David Bourget (Western Ontario)
David Chalmers (ANU, NYU)
Rafael De Clercq
Jack Alan Reynolds
Learn more about PhilPapers
Minds and Machines 8 (2):251-262 (1998)
Gödel's Theorem is often used in arguments against machine intelligence, suggesting humans are not bound by the rules of any formal system. However, Gödelian arguments can be used to support AI, provided we extend our notion of computation to include devices incorporating random number generators. A complete description scheme can be given for integer functions, by which nonalgorithmic functions are shown to be partly random. Not being restricted to algorithms can be accounted for by the availability of an arbitrary random function. Humans, then, might not be rule-bound, but Gödelian arguments also suggest how the relevant sort of nonalgorithmicity may be trivially made available to machines
|Keywords||Computation Intelligence Machine Metaphysics Randomness Theorem Goedel|
|Categories||categorize this paper)|
Setup an account with your affiliations in order to access resources via your University's proxy server
Configure custom proxy (use this if your affiliation does not provide a proxy)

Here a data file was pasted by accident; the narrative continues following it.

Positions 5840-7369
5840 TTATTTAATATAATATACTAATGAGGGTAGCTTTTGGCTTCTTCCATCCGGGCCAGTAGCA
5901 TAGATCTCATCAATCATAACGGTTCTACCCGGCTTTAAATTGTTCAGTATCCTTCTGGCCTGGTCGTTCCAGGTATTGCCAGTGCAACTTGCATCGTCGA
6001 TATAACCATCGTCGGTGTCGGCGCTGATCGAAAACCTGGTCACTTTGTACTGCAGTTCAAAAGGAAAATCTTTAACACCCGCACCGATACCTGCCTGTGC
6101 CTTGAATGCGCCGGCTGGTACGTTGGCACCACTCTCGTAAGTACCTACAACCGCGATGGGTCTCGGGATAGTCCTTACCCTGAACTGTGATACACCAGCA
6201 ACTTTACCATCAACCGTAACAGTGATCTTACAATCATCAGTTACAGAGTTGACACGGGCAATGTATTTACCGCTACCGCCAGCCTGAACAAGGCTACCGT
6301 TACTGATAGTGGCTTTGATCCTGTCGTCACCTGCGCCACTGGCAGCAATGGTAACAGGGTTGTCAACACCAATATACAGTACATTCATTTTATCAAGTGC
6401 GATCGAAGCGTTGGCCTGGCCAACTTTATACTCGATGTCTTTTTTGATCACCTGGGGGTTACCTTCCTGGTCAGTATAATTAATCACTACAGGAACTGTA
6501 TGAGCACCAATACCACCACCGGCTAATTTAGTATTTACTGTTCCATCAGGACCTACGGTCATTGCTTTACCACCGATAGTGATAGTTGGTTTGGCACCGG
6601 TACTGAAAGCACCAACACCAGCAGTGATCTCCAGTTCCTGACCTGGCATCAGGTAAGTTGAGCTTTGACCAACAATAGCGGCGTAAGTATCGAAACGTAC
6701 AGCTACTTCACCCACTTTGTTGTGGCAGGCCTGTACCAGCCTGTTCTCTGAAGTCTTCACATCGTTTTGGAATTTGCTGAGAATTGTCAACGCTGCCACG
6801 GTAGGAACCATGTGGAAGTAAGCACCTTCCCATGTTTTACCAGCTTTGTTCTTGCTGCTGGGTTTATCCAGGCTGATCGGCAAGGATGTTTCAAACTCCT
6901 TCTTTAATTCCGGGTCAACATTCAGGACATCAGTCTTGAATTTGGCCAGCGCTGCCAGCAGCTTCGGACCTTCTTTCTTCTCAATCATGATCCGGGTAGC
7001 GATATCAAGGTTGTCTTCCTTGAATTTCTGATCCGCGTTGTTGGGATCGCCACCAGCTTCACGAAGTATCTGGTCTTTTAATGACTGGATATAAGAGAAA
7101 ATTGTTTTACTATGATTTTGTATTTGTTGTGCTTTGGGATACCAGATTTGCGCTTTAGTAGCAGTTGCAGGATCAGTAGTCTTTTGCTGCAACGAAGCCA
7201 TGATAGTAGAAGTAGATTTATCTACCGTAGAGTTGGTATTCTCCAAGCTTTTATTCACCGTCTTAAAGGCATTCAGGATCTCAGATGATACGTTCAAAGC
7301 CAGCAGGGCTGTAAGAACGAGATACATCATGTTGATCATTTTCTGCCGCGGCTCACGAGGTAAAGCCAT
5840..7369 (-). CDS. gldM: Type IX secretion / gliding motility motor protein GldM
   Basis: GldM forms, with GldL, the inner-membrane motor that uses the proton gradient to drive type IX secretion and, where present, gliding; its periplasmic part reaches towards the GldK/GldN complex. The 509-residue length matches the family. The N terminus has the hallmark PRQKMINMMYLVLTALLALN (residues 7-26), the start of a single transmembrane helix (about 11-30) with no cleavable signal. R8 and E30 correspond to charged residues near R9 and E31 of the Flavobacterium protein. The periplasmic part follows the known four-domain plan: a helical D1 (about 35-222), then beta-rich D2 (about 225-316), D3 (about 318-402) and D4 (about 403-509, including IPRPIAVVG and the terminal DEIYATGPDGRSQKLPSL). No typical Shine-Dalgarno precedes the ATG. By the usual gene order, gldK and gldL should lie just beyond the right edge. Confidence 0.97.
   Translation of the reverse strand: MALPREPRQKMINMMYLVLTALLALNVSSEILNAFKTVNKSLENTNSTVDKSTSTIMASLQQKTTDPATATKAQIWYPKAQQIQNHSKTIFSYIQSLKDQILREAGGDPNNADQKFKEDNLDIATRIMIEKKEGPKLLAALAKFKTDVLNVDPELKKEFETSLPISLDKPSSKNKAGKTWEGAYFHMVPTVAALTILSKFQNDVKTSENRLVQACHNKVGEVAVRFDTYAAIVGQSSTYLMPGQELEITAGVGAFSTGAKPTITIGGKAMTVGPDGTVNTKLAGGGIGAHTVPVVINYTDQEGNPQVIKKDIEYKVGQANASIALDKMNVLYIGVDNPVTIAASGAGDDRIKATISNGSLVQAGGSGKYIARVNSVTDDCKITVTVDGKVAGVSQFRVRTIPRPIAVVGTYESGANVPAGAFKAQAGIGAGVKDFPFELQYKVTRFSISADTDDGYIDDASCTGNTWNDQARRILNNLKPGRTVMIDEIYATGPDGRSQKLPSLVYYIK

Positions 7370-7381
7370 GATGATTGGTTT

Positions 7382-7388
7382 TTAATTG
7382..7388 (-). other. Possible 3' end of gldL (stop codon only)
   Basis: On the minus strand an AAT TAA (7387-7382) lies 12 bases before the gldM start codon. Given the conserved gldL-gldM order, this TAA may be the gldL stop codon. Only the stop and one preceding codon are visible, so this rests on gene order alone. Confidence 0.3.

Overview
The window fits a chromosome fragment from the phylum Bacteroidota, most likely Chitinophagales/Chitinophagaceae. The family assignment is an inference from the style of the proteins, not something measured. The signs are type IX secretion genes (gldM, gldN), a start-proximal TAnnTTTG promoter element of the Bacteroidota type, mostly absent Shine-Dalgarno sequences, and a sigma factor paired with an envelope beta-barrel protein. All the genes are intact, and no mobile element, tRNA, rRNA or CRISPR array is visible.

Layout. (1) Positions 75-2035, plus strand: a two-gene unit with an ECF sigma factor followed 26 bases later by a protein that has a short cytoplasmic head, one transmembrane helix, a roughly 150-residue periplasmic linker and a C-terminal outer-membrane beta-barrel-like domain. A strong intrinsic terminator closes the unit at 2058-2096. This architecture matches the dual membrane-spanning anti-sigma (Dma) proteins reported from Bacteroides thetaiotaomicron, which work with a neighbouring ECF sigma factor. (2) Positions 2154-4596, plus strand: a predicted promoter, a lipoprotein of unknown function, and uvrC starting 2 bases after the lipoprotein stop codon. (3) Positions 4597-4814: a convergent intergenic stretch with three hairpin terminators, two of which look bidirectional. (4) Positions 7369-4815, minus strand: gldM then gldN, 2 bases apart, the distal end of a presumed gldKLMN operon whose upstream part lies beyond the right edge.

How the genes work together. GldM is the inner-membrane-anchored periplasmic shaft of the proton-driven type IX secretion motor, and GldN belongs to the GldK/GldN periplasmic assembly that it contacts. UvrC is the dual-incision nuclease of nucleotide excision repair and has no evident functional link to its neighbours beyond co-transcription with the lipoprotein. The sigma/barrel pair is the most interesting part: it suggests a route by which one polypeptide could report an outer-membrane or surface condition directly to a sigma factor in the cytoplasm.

|Through your library|
References found in this work BETA
No references found.
Citations of this work BETA
No citations found.
Similar books and articles
E. Ronald & Moshe Sipper (2001). Intelligence is Not Enough: On the Socialization of Talking Machines. [REVIEW] Minds and Machines 11 (4):567-576.
Herbert A. Simon & Stuart A. Eisenstadt (1998). Human and Machine Interpretation of Expressions in Formal Systems. Synthese 116 (3):439-461.
Kenshi Miyabe (2010). An Extension of van Lambalgen's Theorem to Infinitely Many Relative 1-Random Reals. Notre Dame Journal of Formal Logic 51 (3):337-349.
Panu Raatikainen (2002). McCall's Gödelian Argument is Invalid. Facta Philosophica 4 (1):167-69.
Robert M. French (1990). Subcognition and the Limits of the Turing Test. Mind 99 (393):53-66.
Saul A. Kripke (2013). The Church-Turing ‘Thesis’ as a Special Corollary of Gödel’s Completeness Theorem. In B. J. Copeland, C. Posy & O. Shagrir (eds.), Computability: Turing, Gödel, Church, and Beyond. MIT Press.
J. J. C. Smart (1961). Godel's Theorem, Church's Theorem, and Mechanism. Synthese 13 (June):105-10.
Shane Legg & Marcus Hutter (2007). Universal Intelligence: A Definition of Machine Intelligence. [REVIEW] Minds and Machines 17 (4):391-444.
Rosemarie Rheinwald (1991). Menschen, Maschinen Und Gödels Theorem. Erkenntnis 34 (1):1 - 21.
John R. Lucas (1961). Minds, Machines and Godel. Philosophy 36 (April-July):112-127.
Added to index2009-01-28
Total downloads43 ( #46,302 of 1,410,137 )
Recent downloads (6 months)4 ( #57,864 of 1,410,137 )
How can I increase my downloads?